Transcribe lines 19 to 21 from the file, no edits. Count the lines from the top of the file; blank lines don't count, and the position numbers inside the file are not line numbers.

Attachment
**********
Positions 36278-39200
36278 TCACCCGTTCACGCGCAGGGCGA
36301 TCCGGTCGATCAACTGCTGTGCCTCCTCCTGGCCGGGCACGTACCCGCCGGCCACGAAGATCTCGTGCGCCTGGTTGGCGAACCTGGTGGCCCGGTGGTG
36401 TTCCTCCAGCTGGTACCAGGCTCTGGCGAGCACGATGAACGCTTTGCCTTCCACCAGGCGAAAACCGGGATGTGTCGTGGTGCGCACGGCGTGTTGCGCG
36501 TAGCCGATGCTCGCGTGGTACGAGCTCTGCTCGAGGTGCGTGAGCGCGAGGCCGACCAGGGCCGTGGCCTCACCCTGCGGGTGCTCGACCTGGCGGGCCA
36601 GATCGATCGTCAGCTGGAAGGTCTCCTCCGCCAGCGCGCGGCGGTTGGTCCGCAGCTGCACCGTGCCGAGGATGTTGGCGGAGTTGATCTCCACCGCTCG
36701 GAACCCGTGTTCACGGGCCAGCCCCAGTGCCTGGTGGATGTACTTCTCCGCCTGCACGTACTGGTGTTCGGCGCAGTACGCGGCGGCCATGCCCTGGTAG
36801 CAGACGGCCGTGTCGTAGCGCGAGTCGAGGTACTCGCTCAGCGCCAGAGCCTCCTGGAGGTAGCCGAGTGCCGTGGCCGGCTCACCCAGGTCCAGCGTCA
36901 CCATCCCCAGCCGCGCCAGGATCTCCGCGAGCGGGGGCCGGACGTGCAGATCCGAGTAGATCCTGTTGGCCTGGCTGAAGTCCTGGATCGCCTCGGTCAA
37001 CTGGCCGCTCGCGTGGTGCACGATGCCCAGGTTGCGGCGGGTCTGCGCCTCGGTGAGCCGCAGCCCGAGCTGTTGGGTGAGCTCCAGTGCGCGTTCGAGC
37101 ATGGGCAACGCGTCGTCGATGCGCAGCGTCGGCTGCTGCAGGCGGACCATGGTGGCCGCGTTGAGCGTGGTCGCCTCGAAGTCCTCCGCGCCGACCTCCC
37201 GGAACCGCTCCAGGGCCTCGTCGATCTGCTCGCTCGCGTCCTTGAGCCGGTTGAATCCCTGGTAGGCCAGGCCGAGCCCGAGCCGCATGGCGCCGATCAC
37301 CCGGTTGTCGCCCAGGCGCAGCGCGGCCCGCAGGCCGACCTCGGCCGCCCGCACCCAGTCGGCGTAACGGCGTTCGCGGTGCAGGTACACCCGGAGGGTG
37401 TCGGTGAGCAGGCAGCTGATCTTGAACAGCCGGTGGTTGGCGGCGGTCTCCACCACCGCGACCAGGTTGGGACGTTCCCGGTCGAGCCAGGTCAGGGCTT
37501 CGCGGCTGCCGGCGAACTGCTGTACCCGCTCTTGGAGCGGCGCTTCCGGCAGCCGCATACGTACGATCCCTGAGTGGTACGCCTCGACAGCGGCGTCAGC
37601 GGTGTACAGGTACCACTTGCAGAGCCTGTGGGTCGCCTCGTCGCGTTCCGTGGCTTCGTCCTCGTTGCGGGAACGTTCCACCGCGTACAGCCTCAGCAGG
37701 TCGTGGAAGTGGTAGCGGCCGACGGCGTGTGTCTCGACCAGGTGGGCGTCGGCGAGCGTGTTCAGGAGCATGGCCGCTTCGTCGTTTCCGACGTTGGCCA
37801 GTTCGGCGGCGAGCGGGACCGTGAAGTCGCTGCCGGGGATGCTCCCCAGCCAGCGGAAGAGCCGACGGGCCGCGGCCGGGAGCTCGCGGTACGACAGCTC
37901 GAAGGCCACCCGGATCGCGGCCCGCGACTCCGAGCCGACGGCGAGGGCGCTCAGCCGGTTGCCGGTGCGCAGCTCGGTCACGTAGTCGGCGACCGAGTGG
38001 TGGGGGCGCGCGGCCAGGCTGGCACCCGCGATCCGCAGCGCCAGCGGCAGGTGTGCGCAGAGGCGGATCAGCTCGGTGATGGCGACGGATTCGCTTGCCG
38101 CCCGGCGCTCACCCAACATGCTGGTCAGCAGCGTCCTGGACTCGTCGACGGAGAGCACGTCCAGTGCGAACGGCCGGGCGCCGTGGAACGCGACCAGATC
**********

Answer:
37901 GAAGGCCACCCGGATCGCGGCCCGCGACTCCGAGCCGACGGCGAGGGCGCTCAGCCGGTTGCCGGTGCGCAGCTCGGTCACGTAGTCGGCGACCGAGTGG
38001 TGGGGGCGCGCGGCCAGGCTGGCACCCGCGATCCGCAGCGCCAGCGGCAGGTGTGCGCAGAGGCGGATCAGCTCGGTGATGGCGACGGATTCGCTTGCCG
38101 CCCGGCGCTCACCCAACATGCTGGTCAGCAGCGTCCTGGACTCGTCGACGGAGAGCACGTCCAGTGCGAACGGCCGGGCGCCGTGGAACGCGACCAGATC